There has always been a close relationship between Florence and its rivers

It is appropriate to use the term waterways as they often constituted real connections between the city and the outside. And if the Arno was a source of transport of goods (think of the transport of wood from the Casentino and marble from the coast for the realization of the many masterpieces that characterized the Florentine Renaissance) it was also a place of transport of people. A trace of this heritage remains in the place names (e.g. il Pignone, Nave a Rovezzano, Porto di Mezzo). To this is added the realization of many artificial works at the service of the many arts and professions that have marked the prosperity of Florence during the Renaissance period (Weavers, Millers, Tanners).
A symbiotic relationship between the city and its waterways, which has been able to overcome tragic floods such the one of 4th November 1333, leaving in the Florentines’ minds respect for natural events and attention to their occurrence.
All this changed on November 4, 1966, with the tragic flood that we all know. That event interrupted the relationship between the city and its rivers, mainly the Arno River, replacing respect for the past with fear.
And with fear we acted to secure the Florentine hydraulic grid. With fear and slowness. This for 50 years, until it was finally decided to get to grips with the structural works and ordinary and extraordinary maintenance that make us talk about the Renaissance of our waterways.
But how did this change happen?
First of all, it was due to a slow but inexorable awareness of the importance of rivers within the urban stretch of Florence and their potential for collective and environmental use, and not only as places to be secured from a hydrogeological point of view.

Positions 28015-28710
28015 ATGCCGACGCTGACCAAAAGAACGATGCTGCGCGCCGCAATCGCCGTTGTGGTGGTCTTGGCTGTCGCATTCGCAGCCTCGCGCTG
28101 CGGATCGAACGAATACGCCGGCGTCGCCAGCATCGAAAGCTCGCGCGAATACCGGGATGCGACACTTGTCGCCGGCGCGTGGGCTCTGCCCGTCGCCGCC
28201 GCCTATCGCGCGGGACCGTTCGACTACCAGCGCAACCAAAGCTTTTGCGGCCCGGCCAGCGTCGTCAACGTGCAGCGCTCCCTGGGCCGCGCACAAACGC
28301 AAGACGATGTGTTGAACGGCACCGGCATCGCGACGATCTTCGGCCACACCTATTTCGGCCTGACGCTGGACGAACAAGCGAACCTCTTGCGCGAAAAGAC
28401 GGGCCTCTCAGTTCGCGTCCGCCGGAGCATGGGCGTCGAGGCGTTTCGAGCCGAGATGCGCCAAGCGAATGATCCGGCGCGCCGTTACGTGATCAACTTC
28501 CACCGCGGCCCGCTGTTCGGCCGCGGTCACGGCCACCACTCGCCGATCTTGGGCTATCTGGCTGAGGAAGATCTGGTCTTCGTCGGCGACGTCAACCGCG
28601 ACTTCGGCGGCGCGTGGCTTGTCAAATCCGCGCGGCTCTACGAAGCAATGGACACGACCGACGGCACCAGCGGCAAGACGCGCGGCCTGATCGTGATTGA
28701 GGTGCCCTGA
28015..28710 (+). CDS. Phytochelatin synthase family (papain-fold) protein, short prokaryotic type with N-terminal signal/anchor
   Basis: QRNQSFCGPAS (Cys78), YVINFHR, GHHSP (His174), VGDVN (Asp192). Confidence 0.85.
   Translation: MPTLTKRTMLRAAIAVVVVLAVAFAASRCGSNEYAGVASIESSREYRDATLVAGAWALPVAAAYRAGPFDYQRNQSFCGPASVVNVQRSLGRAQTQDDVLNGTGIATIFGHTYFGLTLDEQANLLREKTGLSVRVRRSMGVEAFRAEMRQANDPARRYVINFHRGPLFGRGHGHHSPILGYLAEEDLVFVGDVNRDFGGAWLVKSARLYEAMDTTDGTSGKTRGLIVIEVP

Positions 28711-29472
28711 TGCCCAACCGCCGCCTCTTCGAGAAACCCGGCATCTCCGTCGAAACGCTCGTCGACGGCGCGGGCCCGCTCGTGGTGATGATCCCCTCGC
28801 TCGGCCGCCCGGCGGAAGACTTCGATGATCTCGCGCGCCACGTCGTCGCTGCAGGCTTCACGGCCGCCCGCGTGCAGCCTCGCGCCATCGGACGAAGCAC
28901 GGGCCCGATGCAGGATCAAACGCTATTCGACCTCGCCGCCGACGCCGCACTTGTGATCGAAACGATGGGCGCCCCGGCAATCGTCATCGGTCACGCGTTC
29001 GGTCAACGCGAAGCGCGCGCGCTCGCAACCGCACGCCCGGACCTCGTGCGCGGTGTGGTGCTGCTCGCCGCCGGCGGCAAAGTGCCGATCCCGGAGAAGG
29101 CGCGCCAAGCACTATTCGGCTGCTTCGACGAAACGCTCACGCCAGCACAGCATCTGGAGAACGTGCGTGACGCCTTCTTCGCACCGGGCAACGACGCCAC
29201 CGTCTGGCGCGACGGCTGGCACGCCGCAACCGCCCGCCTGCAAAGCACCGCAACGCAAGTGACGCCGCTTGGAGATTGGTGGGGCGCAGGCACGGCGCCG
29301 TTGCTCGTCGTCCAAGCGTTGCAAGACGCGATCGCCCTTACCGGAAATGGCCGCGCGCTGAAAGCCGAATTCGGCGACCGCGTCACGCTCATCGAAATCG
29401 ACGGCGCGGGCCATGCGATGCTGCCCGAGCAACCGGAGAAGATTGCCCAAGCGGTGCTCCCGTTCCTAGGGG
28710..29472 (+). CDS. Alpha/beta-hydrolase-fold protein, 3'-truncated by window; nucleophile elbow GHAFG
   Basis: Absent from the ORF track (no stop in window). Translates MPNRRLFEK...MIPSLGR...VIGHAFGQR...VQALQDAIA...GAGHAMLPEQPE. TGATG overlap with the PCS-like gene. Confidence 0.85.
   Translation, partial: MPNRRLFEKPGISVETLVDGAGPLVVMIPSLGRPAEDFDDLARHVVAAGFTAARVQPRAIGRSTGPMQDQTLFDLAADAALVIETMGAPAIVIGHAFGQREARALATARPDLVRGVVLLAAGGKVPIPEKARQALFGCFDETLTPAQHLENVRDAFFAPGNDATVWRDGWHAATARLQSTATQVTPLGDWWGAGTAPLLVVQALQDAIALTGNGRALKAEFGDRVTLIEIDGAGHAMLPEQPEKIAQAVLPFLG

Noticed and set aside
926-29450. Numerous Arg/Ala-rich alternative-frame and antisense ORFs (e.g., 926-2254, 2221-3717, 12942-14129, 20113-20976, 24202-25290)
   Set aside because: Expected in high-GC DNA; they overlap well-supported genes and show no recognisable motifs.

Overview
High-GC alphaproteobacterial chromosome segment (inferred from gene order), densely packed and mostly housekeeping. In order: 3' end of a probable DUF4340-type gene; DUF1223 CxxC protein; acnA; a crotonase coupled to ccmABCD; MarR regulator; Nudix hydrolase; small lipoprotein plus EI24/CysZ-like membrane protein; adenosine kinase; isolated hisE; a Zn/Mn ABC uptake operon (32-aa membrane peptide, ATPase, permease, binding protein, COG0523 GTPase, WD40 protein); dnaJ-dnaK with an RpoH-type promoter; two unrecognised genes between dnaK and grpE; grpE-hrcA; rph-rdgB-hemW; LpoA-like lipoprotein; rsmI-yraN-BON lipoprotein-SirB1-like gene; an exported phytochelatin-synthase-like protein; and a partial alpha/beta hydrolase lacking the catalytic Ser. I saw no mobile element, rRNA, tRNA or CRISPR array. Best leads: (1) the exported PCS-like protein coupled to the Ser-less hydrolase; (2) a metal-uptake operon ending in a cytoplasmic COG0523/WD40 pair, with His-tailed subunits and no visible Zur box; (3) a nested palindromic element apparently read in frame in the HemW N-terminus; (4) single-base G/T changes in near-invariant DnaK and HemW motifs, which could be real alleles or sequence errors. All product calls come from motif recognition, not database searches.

Since 2016, the year in which, with an intelligent reform, the new Agricultural Water Boards (Consorzi di Bonifica) were established in Tuscany, every year on the urban stretch of Florence are invested over 6 million € against the 700 thousand € that were invested on average until 2015.
These are public funds and funds derived from dedicated taxes, which are required by the Agricultural Water Boards to all owners of buildings and land that derive benefit from their works.
In addition, the Region of Tuscany guarantees every year about € 1.2 million to finance additional maintenance work.
A synergy between Region, Municipality and Consortium, that has delivered to the Florentines what we have called “the Renaissance of the rivers”.
Those embankments that used to see few passable stretches are now almost entirely walkable. Where the grass grew luxuriant in every season now operate careful maintenance that keep together the desire of citizens to walk, run, fish, take out the dog or sunbathe on the river with banks that see the massive presence of birds, chiroptera, insects and fish ensuring biodiversity and preserving valuable river ecosystems.
Experiences such as that of the flood retention basin by the Mensola River, made in just a year and a half, set in the places described by Boccaccio in the Decameron, where Michelangelo chose marble from the nearby quarries for his sculptures and Leonardo attempted the first human flight, from this point of view constitute a unique experience and in the Italian panorama.
Works built to defend communities from floods are returned to the communities that transform them into public places fundamental for collective life, as for Parco del Mensola, which will become the second bigger public park in Florence.
Finally, during the pandemic thousands of citizens crowded the “reborn” rivers that have characterized themselves to be beautiful and safe places in very difficult times for everyone.
I hope with this brief presentation to have given the idea of our work, as an Agricultural Water Board that is part of a “Tuscan model” of land conservation and more generally of a national system, that of ANBI (Associazione Nazionale dei Consorzi di gestione e tutela del territorio e acque irrigue) that daily in our country puts water at the center of its interest, a source of food but also of risk, valuable asset increasingly scarce or inaccessible.
Finally, I hope to have also represented the enthusiasm with which we approach this candidacy of our city to such a prestigious event, hoping that I have contributed in some way so that the dream of our community can be realized.